LaBatte credits Macalester for teaching him how to think in a critical, logical manner. “I learned to become wary of conclusions without the proper justification for those conclusions,” LaBatte says. “With that ability, I was able to solve problems.”
After graduation, LaBatte worked for several years at Burlington Northern. After he quit, he found a summer job working construction on a new tribal office building and realized that work “fit like a glove.” Unlike his former white-collar job, construction gave him a sense of immediate gratification in seeing the results of his work, without all the travel and internal politics. He moved to the Twin Cities for a job, and fell into a lifestyle of hard drinking.
In 1986, after a bout of pancreatitis, his mother told him that if he wanted to quit drinking, he should ask Wakan Tanka. After a great deal of prayer, LaBatte chose to become sober, a decision that would lead him back to his Dakota traditional ways. “The mind is very powerful,” LaBatte says. “It can take you to heaven or hell. It’s your choice.”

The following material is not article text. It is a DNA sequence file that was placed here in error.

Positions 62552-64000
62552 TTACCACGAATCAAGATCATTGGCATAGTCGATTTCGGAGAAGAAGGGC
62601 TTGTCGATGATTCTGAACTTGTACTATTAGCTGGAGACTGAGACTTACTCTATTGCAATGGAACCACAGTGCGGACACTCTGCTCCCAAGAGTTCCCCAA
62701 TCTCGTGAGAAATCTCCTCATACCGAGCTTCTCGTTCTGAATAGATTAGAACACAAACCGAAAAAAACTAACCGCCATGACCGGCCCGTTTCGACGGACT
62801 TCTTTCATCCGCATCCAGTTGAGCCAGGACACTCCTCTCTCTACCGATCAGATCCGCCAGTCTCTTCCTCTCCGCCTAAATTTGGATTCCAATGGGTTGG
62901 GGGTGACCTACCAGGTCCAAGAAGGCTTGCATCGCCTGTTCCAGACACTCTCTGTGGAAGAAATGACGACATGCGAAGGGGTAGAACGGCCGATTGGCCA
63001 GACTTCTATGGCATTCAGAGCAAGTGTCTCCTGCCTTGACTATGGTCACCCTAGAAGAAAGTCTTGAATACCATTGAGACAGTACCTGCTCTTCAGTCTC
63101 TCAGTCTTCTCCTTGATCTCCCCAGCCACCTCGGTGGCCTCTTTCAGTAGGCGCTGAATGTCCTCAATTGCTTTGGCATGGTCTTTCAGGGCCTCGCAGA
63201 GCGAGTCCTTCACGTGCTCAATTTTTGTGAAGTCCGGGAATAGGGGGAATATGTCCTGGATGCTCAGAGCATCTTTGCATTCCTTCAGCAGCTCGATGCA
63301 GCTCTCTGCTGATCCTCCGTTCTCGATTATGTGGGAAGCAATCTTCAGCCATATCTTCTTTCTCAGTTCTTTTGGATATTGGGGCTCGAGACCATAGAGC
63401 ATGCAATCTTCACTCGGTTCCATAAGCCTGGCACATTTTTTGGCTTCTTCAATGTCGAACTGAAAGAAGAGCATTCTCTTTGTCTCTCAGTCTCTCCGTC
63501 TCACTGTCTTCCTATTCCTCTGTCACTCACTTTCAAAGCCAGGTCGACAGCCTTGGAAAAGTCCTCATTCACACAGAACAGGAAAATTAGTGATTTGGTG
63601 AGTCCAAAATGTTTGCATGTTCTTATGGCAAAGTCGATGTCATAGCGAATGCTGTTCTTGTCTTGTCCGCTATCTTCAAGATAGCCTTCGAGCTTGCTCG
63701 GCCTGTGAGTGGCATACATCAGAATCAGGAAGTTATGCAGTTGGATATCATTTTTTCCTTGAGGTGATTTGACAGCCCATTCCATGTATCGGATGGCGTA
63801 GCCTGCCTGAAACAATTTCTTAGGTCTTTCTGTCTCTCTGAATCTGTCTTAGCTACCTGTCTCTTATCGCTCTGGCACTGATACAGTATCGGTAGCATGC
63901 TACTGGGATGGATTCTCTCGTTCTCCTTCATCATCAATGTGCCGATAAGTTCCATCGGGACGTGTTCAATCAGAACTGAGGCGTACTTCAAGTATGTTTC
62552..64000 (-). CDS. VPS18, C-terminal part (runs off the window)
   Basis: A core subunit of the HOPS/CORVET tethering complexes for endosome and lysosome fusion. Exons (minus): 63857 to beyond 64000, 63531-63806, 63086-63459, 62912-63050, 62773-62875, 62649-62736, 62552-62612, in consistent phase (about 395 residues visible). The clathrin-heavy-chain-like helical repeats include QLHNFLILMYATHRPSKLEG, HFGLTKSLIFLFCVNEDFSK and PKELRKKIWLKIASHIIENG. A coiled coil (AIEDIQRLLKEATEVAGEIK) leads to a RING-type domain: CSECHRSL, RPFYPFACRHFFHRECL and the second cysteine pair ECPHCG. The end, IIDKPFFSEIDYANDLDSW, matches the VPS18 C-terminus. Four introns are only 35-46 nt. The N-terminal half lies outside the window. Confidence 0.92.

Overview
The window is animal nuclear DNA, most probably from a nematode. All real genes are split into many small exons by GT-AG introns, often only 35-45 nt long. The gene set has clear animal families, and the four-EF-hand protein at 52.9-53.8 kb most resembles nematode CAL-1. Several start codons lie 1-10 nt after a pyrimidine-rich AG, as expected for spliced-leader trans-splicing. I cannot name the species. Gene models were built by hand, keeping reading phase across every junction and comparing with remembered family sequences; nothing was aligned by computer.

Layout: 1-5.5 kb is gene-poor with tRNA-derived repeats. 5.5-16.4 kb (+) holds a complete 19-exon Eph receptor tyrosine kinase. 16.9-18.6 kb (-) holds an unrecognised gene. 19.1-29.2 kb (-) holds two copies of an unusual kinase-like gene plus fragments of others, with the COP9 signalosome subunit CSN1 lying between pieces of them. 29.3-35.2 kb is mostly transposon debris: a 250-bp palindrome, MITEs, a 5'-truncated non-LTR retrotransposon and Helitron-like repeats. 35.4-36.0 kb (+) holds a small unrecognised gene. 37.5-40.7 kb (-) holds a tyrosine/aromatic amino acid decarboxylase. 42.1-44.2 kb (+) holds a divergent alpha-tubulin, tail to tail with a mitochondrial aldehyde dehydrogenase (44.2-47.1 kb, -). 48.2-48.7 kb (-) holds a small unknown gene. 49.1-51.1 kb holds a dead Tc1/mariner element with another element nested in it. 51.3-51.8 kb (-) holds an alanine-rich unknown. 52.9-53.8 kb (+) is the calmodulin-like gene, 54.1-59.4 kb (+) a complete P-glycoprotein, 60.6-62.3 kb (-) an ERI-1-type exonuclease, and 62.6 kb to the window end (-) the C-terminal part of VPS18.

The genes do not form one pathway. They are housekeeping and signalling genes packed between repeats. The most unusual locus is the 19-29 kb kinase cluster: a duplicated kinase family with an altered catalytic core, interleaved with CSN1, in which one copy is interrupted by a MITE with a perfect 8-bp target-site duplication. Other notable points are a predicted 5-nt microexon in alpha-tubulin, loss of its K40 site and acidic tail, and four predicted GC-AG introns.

After a year of sobriety, LaBatte realized that he was missing a spiritual aspect in his life. He decided to start dancing at powwows, a community celebration that includes traditional dancing, singing, and feasting. Since he could not afford to buy an outfit or regalia, LaBatte decided that he would try beadwork again and make his own. When LaBatte showed his first pair of moccasins to his father, he became emotional while holding them, stroking the beads and saying, “I thought this was a lost art.” Years later, beaded moccasins would become one of LaBatte’s most requested artworks.
As he worked on his dance outfit, however, beading conventional leather was hard on his hands. A fellow dancer told him about brain-tanned buckskin that was made using a traditional process that few people remembered. Fortunately, LaBatte’s father had learned it from his own mother and taught LaBatte how to make his own buckskin. Soon he was tanning 30 to 50 hides each year and traveling to Montana to sell them. At that time, he was one of very few people who knew how to do this work.